The Tiki sounded harmonically rich and dynamically robust. Frequency response was extended. On Jennifer Warnes’ CD The Well, the song “The Panther” has a variety of percussion instruments that produce lots of high-frequency information. A system with overemphasized highs can sound a bit brittle on this piece. The Tiki presented the high frequencies with no peakiness or edge—no digital nastiness here. Argento’s “For the Angel, Israfel,” played by Eiji Oue and the Minnesota Orchestra on Reference Recordings’ 30th Anniversary Sampler, opens with delicate strikes on orchestral chimes, which were detailed without any edge; however, through the Tiki I could tell that each of the chime strikes was louder than the one before. I’ve never heard that effect before, so obviously the Tiki was capable of resolving very slight differences in microdynamics.
Remember when digital recordings of stringed instruments sounded like fingernails dragging across a blackboard? Neither do I, but I do remember when digital recordings of strings sounded somewhat bleached and threadbare. The Tiki belied that impression, sounding sweet and harmonically dense with stringed instruments. On Rachel Podger and arte dei suonatori’s recording of Vivaldi’s La Stravaganza (192/24 FLAC, Channel Classics), the sound of the strings was delicate and harmonically complete, disproving the notion that digital string sound has to be unpleasant.
The Tiki’s bass had plenty of weight and detail. I’ve heard a few DACs with a bit more low-frequency extension, but the Tiki’s low-frequency performance was solid. You don’t normally expect to hear deep bass on early music recordings, but on Jordi Savall’s music from the CD La Folia 1490-1701 [Alia Vox], the bass drum extends down into the mid-40Hz range. The Tiki did a respectable job of reproducing both the frequency extension and the detail of the bass drum. On the cut “Folia Rodrigo Martinez,” it was obvious that the Tiki accurately tracked the continuously varying microdynamics, allowing the music to sound more expressive. You could tell the musicians were having a terrific amount of fun playing the piece.
Already on the NAS was a recording of The Tallis Scholars’ “Allegri Miserere,” which I assumed was ripped from CD Gimell’s Allegri Miserere. This a cappella choral setting of Psalm 51 has the singers arranged in two groups within a church. The larger main group has several singers placed at the front of the soundstage, while a small solo group is located well behind the main choral singers. A good measure of a component’s ability to reproduce depth is provided by comparing the main group of singers with the more distant solo group. Through the Tiki, the solo group sounded appropriately distant, but was a bit nebulous, slightly fuzzy. I’ve heard them sound slightly more focused.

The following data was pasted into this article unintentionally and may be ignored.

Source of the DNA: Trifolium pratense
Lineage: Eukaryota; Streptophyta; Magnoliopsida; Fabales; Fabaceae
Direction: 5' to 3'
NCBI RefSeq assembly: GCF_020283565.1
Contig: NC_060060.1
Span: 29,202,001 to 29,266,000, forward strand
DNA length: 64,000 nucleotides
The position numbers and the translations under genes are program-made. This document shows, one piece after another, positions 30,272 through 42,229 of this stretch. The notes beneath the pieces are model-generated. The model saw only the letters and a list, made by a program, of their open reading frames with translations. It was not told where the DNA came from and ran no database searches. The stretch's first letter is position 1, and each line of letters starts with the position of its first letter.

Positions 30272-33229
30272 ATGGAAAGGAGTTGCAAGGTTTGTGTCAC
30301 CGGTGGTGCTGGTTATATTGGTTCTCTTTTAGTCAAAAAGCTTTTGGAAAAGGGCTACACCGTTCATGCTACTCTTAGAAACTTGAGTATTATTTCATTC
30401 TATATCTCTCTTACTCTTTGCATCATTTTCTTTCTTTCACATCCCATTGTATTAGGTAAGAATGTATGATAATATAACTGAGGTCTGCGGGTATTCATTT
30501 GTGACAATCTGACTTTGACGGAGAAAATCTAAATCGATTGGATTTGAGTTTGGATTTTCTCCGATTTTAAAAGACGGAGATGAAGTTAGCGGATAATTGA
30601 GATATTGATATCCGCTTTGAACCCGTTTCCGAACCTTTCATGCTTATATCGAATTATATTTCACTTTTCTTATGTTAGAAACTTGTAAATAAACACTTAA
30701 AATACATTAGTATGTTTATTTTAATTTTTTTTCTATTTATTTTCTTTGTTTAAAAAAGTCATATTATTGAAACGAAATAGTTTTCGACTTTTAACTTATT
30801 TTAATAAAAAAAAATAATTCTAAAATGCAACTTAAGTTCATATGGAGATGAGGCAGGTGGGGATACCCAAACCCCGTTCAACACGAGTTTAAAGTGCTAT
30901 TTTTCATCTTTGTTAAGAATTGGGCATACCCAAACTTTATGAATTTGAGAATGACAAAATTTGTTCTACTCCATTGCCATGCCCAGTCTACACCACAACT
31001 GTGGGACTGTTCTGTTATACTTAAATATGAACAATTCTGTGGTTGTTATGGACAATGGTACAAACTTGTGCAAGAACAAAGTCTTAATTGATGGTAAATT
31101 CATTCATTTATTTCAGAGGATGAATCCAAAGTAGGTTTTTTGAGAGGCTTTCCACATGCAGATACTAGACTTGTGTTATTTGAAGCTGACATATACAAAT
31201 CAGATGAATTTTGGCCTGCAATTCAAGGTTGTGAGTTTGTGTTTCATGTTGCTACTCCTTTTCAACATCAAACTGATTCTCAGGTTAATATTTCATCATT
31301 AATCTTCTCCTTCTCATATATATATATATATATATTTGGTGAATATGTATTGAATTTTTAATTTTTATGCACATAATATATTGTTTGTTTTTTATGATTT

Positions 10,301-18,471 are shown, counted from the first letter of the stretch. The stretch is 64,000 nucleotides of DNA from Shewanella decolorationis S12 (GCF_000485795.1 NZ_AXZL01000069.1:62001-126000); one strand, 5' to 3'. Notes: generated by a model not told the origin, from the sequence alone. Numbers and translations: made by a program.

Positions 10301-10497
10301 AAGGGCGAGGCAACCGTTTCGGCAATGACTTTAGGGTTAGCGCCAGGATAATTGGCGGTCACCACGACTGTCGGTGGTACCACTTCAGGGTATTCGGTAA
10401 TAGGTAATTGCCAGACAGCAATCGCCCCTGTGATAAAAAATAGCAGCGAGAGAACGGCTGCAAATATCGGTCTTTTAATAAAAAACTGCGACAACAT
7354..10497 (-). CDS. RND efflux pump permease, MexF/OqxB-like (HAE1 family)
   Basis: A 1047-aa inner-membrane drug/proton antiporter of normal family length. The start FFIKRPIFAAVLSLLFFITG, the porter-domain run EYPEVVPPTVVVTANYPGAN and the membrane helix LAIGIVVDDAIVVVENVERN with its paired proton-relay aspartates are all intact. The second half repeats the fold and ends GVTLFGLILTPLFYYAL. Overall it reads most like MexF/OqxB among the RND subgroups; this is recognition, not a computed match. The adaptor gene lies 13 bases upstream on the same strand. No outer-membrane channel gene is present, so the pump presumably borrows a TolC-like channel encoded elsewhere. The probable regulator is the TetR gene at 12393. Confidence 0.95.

A computer-based music server uses a standard computer running a server program to perform the server functions. Music files may be stored on the computer’s internal drive or externally. For comparison to the Tiki, I used a Hewlett-Packard dv7-3188cl laptop computer running 64-bit Windows 7 Home Premium, and the Windows server program J. River Media Center. J. River plays back WAV, AIFF, FLAC, ALAC, and a host of other PCM file formats. It also plays DSD files with a compatible DAC. My HP laptop is connected to my Audio Research DAC8 DAC via a WireWorld Platinum Starlight USB cable, which was everything Alan Taffel said it was [see Golden Ear Awards this issue—Ed.]. So whereas the Tiki puts all the hardware (except the NAS) in one box, my server consisted of two boxes (the computer and the DAC) plus an expensive USB cable. Although J. River has a beautiful user interface, the computer is tethered to the DAC by a relatively short cable, so I used an iPad app called JRemote to remotely control J. River. JRemote lacks a folder view, but its album view displays almost every music file on the server. J. River itself has a folder view, as well as an amazing ability to capture cover art from a wide variety of sources, art that’s then displayed on JRemote. You’ll see very few cover art placeholders. It also displays the sampling rate of the music file being played.